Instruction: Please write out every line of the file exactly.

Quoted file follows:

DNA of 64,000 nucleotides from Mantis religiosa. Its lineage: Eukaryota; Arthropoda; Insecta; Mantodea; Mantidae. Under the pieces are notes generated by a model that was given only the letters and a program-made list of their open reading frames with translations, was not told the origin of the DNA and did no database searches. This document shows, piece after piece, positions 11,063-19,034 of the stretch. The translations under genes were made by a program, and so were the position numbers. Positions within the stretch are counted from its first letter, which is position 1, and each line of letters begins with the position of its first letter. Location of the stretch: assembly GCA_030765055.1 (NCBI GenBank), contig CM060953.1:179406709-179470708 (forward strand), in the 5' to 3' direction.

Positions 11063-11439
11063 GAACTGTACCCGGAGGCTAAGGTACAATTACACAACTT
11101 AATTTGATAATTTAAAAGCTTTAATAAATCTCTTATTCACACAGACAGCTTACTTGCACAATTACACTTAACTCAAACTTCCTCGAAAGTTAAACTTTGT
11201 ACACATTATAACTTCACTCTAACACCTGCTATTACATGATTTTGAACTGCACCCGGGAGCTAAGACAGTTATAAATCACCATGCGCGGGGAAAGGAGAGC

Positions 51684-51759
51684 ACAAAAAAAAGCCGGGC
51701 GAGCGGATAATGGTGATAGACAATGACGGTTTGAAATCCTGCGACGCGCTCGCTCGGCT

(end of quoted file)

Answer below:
DNA of 64,000 nucleotides from Mantis religiosa. Its lineage: Eukaryota; Arthropoda; Insecta; Mantodea; Mantidae. Under the pieces are notes generated by a model that was given only the letters and a program-made list of their open reading frames with translations, was not told the origin of the DNA and did no database searches. This document shows, piece after piece, positions 11,063-19,034 of the stretch. The translations under genes were made by a program, and so were the position numbers. Positions within the stretch are counted from its first letter, which is position 1, and each line of letters begins with the position of its first letter. Location of the stretch: assembly GCA_030765055.1 (NCBI GenBank), contig CM060953.1:179406709-179470708 (forward strand), in the 5' to 3' direction.

Positions 11063-11439
11063 GAACTGTACCCGGAGGCTAAGGTACAATTACACAACTT
11101 AATTTGATAATTTAAAAGCTTTAATAAATCTCTTATTCACACAGACAGCTTACTTGCACAATTACACTTAACTCAAACTTCCTCGAAAGTTAAACTTTGT
11201 ACACATTATAACTTCACTCTAACACCTGCTATTACATGATTTTGAACTGCACCCGGGAGCTAAGACAGTTATAAATCACCATGCGCGGGGAAAGGAGAGC

Positions 51684-51759
51684 ACAAAAAAAAGCCGGGC
51701 GAGCGGATAATGGTGATAGACAATGACGGTTTGAAATCCTGCGACGCGCTCGCTCGGCT